Red 2 Review: The Old Devils Are At It Again, Who Knows What They'll Do
2010’s Red, based on the titular Warren Ellis graphic novel, was a fairly enjoyable romp, a goofy, ditzy diversion that focused on a group of retired government operatives who got drawn back into the world of intrigue and assassination. Hijinks most definitely ensued, and the film was a modest success thanks to some solid comedic performances by its veteran cast, sure-handed, workmanlike direction by Robert Schwentke, and a breezy, uncomplicated script. It was not the type of film I’d have guessed would garner a sequel, but Hollywood is a strange and unpredictable beast.
And thus, Red 2 is born. This time directed by Dean Parisot (Fun With Dick And Jane, Galaxy Quest), the sequel does little to deviate from the formula that made the original so enjoyable, and as a result is a fun, modestly exciting, occasionally hilarious summer flick that I can safely recommend, even as I acknowledge that the film isn’t particularly well-scripted or creative, and is unlikely to be particularly memorable. The plot is much the same — Frank (Bruce Willis) is still trying his hand at retirement, much to the chagrin of his action-starved girlfriend Sarah (Mary-Louise Parker), when he finds out that due to a series of nefarious machinations, a contract has been taken out on him. He’s once again joined by the madcap (though much more subdued this time around) Marvin (John Malkovich). He’s stalked by the world’s best assassin’s, including old friend Victoria (the always-luminous Helen Mirren) and Han (Byung-hun Lee), and encounters an oddball assortment of villains, criminals, weirdos and wackos, including Anthony Hopkins as a kooky genius, Catherine Zeta-Jones as the femme fatale from Frank’s past, and a brilliantly menacing Neal McDonough as the government spook hunting them down.
Though often entertaining, the film is rife with problems, a primary one being that its pacing is all over the place. It begins with a placid, dryly clever opening, then abruptly switches into a full-blown action movie. From there it’s simply a whirlwind of vignettes set in different international cities, each featuring its own quick moment of exposition and setup, quickly followed by increasingly silly, breathless action sequences, ad nauseum. Red 2 never bothers to stop and take in its surroundings, which means that a) a lot of stunning location scenery is shamefully wasted, and b) it’s hard to ever feel like there’s an actual plot since it keeps changing direction every 10 minutes. And there is a plot, even if it’s not a particularly inventive one — decades ago at the height of the cold war, the kooky genius developed a super weapon and people think Frank and company either know where it is, or that they have it and plan to use it. It’s a fast-and-loose script that collapses utterly under even the most cursory of inspection, and as a result the story never really feels like a story at all, but rather a series of ridiculous short films featuring the same actors.
And it’s truly unfortunate that it is so lazily scripted, because most of the actors do their best to inject a healthy amount of joy into the picture. Willis is a surprisingly charming combination of haggard, beleaguered, and lethal. Malkovich is suitably eccentric, though now with unexpected insight into Frank and Sarah’s relationship issues (which are the absolute least interesting part of the film). Hopkins is delightfully batty, Zeta-Jones is archly sexy and quite fun to watch, and smaller roles doled out to the likes of Brian Cox and David Thewlis create what can only be described as an embarrassment of riches, talent-wise. That said, there are three actors that absolutely steal the film: Neal McDonough, as a far more psychotic version of the archetype played by Karl Urban in the first film, is bloodthirstily engaging and I found myself looking forward to his scenes. Helen Mirren is once again one of the strongest parts, playing a cold-blooded, utterly badass killer with grace and style and a wickedly aristocratic air. But the greatest surprise was Byung-hun Lee’s Han. Lee has been blipping across radars for a while now, in everything from I Saw The Devil to The Good, The Bad, and The Weird to GI Joe: Retaliation. He’s devilishly handsome, graceful and smooth in his every move, and absolutely, viciously spectacular in a fight scene. What was most unexpected was how goddamn funny he can be, and his interplay with Willis and Mirren was a constant source of hilarity.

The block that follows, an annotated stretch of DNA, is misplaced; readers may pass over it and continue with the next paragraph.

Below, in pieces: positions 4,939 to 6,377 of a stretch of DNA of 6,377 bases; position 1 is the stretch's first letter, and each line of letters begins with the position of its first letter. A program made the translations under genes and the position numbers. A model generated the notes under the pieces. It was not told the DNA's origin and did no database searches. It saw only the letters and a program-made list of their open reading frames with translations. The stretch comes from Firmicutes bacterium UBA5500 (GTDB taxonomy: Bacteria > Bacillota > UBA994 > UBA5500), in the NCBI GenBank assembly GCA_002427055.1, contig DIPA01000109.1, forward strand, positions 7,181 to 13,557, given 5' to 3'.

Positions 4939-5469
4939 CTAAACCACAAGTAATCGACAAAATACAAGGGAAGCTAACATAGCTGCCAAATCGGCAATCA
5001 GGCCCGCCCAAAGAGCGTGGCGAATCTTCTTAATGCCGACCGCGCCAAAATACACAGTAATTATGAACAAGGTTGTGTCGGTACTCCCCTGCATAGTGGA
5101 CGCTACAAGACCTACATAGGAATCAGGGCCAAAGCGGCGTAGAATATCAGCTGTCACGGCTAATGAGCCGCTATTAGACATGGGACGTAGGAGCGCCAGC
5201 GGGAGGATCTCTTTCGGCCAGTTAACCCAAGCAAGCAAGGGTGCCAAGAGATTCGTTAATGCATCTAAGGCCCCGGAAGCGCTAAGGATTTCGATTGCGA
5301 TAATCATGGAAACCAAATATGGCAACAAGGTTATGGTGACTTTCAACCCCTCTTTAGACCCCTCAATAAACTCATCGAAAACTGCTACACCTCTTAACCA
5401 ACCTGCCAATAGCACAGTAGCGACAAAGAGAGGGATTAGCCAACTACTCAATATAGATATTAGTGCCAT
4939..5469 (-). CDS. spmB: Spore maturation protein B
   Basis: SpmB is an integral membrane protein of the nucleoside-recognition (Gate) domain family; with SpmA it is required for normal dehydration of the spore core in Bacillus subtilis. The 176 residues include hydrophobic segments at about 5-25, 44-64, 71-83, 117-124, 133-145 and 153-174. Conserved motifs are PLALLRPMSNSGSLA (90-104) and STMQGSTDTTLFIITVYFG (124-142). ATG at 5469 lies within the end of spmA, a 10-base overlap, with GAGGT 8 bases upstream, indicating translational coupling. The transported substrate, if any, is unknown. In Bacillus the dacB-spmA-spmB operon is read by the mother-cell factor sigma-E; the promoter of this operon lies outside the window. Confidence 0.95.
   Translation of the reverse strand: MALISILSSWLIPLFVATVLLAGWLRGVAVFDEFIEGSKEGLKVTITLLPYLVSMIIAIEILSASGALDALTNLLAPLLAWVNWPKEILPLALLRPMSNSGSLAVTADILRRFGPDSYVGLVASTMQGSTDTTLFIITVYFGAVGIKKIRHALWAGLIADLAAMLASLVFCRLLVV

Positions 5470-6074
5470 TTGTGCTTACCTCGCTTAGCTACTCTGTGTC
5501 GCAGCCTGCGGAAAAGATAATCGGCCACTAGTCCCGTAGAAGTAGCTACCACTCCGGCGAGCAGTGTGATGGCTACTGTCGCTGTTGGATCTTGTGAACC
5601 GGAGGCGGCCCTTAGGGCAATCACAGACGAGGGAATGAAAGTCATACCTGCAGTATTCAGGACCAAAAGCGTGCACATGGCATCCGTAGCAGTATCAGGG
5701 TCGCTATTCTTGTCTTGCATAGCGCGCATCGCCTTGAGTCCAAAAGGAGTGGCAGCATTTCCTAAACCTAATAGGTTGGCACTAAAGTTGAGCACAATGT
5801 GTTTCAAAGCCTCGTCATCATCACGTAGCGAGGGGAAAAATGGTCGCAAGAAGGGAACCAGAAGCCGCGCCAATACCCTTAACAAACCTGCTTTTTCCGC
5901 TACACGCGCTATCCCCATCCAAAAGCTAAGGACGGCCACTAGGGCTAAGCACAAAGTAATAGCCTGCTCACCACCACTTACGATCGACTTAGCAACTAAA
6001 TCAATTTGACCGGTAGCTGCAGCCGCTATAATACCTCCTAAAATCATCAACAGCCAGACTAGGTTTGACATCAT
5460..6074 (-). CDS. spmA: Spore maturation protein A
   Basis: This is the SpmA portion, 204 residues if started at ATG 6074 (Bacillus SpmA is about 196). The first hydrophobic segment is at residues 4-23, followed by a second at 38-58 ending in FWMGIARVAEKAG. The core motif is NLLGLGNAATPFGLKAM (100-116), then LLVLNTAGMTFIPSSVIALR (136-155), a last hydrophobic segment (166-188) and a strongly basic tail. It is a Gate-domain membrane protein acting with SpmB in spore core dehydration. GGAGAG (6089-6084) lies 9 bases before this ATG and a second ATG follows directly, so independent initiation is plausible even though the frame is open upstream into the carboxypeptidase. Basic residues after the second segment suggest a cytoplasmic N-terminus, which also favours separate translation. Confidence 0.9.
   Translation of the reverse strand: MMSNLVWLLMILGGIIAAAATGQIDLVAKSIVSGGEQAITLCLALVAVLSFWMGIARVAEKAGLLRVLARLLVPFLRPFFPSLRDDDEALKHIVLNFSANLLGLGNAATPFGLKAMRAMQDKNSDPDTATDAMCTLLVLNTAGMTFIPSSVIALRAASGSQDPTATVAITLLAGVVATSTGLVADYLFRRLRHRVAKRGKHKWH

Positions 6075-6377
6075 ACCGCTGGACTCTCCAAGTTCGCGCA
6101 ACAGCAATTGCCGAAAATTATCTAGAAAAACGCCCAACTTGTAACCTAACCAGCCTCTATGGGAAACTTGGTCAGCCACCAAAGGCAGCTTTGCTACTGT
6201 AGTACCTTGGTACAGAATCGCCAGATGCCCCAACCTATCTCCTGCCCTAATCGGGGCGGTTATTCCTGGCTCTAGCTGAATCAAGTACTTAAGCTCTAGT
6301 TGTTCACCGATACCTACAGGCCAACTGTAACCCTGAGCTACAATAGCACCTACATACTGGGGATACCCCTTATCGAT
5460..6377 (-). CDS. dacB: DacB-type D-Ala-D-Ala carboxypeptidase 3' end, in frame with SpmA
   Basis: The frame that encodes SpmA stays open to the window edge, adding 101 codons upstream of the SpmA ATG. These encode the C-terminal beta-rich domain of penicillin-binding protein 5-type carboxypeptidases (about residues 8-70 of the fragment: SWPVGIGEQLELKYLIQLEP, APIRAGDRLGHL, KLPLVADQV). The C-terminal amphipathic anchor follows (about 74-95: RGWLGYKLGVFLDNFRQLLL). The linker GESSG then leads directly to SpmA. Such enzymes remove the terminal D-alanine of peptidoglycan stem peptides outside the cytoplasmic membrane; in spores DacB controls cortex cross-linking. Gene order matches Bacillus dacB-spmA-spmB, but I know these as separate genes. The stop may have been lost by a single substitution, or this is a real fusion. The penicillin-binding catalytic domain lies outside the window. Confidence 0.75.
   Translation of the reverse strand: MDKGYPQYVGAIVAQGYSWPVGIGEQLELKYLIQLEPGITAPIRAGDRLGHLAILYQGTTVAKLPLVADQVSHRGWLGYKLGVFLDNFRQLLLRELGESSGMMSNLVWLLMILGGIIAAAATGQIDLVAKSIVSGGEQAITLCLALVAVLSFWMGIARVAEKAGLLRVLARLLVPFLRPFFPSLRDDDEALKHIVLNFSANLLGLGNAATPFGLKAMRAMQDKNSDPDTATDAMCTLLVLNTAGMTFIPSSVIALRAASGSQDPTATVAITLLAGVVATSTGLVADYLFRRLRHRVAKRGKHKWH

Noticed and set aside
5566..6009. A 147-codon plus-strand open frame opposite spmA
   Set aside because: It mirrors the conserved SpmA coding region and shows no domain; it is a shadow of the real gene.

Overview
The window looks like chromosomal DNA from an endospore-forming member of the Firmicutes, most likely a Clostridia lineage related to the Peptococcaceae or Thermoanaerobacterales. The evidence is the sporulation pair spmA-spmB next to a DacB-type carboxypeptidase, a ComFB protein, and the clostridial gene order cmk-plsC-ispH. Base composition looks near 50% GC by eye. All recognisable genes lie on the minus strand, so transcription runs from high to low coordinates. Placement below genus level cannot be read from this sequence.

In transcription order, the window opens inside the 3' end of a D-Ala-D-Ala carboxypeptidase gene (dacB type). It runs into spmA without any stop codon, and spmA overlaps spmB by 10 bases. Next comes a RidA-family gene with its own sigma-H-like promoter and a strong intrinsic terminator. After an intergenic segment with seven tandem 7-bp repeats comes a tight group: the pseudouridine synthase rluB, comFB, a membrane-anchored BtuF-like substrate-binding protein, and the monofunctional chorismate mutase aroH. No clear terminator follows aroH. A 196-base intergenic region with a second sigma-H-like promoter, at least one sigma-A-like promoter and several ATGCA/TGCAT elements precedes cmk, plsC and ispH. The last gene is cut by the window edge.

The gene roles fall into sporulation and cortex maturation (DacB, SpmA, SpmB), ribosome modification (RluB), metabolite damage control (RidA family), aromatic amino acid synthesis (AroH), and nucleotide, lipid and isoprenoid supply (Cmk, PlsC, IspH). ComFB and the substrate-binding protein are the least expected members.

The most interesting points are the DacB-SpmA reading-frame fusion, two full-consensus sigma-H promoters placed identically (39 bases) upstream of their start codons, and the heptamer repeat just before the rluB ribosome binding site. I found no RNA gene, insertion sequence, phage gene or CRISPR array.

There is another assortment of nutty action scenes that round out the film, but the truth is that you’re not there to see the action so much as you’re there to see these actors and how they act in the midst of it. And perhaps that’s the fundamental flaw with the script — it doesn’t really work very hard. It throws together some rudimentary plot elements, a series of solid action setpieces, and then proceeds to let its actors do the heavy lifting. That tactic actually works quite well, simply because of the overflow of talent (except for Mary-Louise Parker, who I love generally but is a horrendous drag here), until the final third of the film when you start to realize that you know exactly how it’s going to play out and worse, you don’t particularly care. The joy of watching the actors play off of each other is certainly there, but the story itself is so vacuous (save for some genuinely snappy, quick-witted dialogue) that it gets quite frustrating. Is Red 2 fun to watch? I suppose so. I certainly laughed a good bit, and I enjoyed watching everyone play their parts. I just wished that the writers had done theirs as well.
Are you following Pajiba on Facebook or Twitter? Because every time you do an angel does the Paul Rudd dance
Around the Web